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Henry Wadsworth Longfellow, ed. Poems of Places: An Anthology in 31 Volumes.
Italy: Vols. XI–XIII. 1876–79.


The Sabine Farm

By Horace (65–8 B.C.)

(From Satire VI)
Translated by Philip Francis

I OFTEN wished I had a farm,

A decent dwelling snug and warm,

A garden, and a spring as pure

As crystal running by my door,

Besides a little ancient grove,

Where at my leisure I might rove.

The gracious gods, to crown my bliss,

Have granted this, and more than this;

I have enough in my possessing;

’T is well: I ask no greater blessing,

O Hermes! than remote from strife

To have and hold them for my life.

If I was never known to raise

My fortune by dishonest ways,

Nor, like the spendthrifts of the times,

Shall ever sink it by my crimes:

If thus I neither pray nor ponder,—

O, might I have that angle yonder,

Which disproportions now my field,

What satisfaction it would yield!

O that some lucky chance but threw

A pot of silver in my view,

As lately to the man, who bought

The very land in which he wrought!

If I am pleased with my condition,

O, hear, and grant this last petition:

Indulgent, let my cattle batten,

Let all things, but my fancy, fatten,

And thou continue still to guard,

As thou art wont, thy suppliant bard.

Whenever, therefore, I retreat

From Rome into my Sabine seat,

By mountains fenced on either side,

And in my castle fortified,

What can I write with greater pleasure,

Than satires in familiar measure?

Nor mad ambition there destroys,

Nor sickly wind my health annoys;

Nor noxious autumn gives me pain,

The ruthless undertaker’s gain.


Thus, in this giddy, busy maze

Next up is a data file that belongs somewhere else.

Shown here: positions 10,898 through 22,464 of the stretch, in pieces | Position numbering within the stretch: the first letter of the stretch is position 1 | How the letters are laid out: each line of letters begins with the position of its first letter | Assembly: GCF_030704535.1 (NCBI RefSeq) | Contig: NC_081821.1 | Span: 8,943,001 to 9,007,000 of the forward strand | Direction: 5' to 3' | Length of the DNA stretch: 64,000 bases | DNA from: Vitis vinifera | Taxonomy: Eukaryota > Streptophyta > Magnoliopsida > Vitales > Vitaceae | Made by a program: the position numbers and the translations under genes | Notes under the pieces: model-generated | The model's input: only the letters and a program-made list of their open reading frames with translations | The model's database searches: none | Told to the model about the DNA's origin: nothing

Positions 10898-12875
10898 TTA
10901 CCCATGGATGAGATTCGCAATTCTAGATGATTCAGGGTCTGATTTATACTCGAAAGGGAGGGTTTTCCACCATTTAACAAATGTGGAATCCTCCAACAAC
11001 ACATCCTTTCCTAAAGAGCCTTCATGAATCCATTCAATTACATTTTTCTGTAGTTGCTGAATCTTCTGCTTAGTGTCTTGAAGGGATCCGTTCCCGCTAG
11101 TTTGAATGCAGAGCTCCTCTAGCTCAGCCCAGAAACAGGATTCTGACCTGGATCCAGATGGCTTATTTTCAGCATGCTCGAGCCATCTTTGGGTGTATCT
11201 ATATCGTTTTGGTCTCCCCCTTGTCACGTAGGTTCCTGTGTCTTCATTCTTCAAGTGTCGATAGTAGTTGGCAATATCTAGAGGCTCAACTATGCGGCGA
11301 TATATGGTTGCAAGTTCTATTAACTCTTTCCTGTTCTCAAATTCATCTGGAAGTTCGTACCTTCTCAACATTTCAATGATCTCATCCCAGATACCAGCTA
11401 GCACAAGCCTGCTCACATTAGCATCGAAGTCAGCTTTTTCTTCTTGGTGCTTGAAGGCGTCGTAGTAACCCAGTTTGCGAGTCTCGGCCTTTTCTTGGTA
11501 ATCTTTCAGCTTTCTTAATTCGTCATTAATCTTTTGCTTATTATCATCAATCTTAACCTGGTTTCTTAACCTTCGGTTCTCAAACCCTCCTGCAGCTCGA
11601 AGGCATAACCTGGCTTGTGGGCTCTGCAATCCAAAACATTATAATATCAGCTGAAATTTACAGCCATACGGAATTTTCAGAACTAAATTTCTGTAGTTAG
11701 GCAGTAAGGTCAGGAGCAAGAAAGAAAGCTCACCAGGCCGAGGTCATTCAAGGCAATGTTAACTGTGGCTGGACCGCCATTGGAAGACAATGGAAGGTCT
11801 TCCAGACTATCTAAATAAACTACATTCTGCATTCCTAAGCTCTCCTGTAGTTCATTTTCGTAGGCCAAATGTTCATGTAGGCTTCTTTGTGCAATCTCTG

I lose the sunshine of my days,

And oft, with fervent wish repeat,

“When shall I see my sweet retreat?

O, when with books of sages deep,

Sequestered ease, and gentle sleep,

In sweet oblivion, blissful balm!

The busy cares of life becalm?

O, when shall I enrich my veins,

Spite of Pythagoras, with beans?

Or live luxurious in my cottage,

On bacon ham and savory pottage?

O joyous nights! delicious feasts!

At which the gods might be my guests.”

My friends and I regaled, my slaves

Enjoy what their rich master leaves.

There every guest may drink and fill

As much or little as he will,

Exempted from the bedlam-rules

Of roaring prodigals and fools:

Whether, in merry mood or whim,

He fills his bumper to the brim,

Or, better pleased to let it pass,

Grows mellow with a moderate glass.

Nor this man’s house, nor that’s estate,

Becomes the subject of debate;

Nor whether Lepos, the buffoon,

Can dance, or not, a rigadoon;

But what concerns us more, I trow,

And were a scandal not to know:

Whether our bliss consist in store

Of riches, or in virtue’s lore;

Whether esteem, or private ends,

Should guide us in the choice of friends;

Or what, if rightly understood,

Man’s real bliss, and sovereign good.